At a relatively young, age Crazy Horse lost the woman he loved, a brother and his father, and it probably affected the view he had of the world.  That life was perilous, short, bitter, and fragile. . .this piece is called, “The Horse Star.”

Published in: on December 26, 2009 at 7:00 pm  Leave a Comment  
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Winter Monument (For Crazy Horse)

Winter Monument (For Crazy Horse)When one drives through the Badlands or the Gila wilderness at night, one keeps company with the stars.  They are never more visible, never more primary, and never more operatic.  There are no street lights or buildings or ambient lights to interfere with their radiance.

Crazy Horse loved sleeping out under the stars, as did the poet Li-Po in China, 1200 years earlier.  Both men had a communion with nature that is best described as spiritual.  The poet, Li-Po, would be reduced to tears at the sight of the constellations.  Crazy Horse wore three hailstones painted on his forehead because he believed they were of the stars.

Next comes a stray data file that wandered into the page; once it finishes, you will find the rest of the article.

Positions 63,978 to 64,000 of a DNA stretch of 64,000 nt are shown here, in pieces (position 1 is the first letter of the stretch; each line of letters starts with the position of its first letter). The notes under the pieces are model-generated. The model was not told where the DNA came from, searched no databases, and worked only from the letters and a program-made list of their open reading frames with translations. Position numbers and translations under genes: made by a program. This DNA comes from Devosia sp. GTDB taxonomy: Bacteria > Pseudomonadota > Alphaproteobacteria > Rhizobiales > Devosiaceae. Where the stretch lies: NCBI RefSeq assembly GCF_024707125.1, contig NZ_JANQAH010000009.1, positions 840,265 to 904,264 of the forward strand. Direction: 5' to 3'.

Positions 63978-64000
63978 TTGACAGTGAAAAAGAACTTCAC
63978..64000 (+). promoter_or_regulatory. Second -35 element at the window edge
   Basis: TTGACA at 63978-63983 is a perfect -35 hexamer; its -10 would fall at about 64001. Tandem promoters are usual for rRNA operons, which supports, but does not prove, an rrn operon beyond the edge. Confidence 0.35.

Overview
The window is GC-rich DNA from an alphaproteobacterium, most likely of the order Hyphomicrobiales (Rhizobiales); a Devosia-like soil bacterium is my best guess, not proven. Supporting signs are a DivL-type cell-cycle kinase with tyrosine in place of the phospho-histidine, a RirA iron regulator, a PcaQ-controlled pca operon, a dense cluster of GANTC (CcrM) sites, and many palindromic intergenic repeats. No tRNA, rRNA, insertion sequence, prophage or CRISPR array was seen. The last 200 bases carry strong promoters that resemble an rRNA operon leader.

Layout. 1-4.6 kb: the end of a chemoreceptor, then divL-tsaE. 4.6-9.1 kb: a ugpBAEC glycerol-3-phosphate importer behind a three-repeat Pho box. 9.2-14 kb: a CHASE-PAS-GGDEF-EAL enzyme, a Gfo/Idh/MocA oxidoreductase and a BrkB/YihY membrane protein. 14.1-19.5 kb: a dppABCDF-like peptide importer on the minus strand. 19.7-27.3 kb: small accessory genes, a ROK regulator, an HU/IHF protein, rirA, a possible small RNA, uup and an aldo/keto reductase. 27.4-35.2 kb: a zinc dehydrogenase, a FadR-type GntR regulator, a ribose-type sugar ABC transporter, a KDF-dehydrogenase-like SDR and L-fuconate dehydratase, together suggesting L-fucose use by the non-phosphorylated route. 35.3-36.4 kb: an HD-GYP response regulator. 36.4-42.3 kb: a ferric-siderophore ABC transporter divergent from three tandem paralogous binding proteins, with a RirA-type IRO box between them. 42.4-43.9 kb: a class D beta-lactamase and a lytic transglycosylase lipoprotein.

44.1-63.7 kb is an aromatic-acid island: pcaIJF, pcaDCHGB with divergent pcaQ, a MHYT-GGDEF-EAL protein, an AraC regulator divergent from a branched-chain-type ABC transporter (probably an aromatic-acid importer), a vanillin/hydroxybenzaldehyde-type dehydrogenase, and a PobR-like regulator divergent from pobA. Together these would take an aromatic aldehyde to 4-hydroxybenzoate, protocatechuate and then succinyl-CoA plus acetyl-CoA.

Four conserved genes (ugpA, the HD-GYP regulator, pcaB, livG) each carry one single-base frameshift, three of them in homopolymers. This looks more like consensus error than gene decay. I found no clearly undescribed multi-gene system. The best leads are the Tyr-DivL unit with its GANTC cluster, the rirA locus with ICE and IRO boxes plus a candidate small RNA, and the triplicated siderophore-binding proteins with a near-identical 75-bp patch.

They guide us and move us to poetry and song and paint and dance.

Years ago I did an Artist in Residence in Missoula, Montana.  They put me up in a Double Tree Suites place right next to the Bitterroot River.  It was early winter/late-autumn and the colors were muted, russety reds, ochres, firey yellows, as well as plum-colored leaves that were as furiously sad as a Guy Clark song.  It woke me to the idea of making work rooted in nature.  This was kind of a new idea to me.  I’d always drawn birds, but never the land itself.  Some of my favorite art were Charles Burchfield’s watercolors, Arthur Dove’s bloody suns, John Marin’s scratchy and earthy mountain-scapes and the sublimely lovely Marsden Hartley paintings.  But until then I’d never seen myself as being able to cobble together works about nature.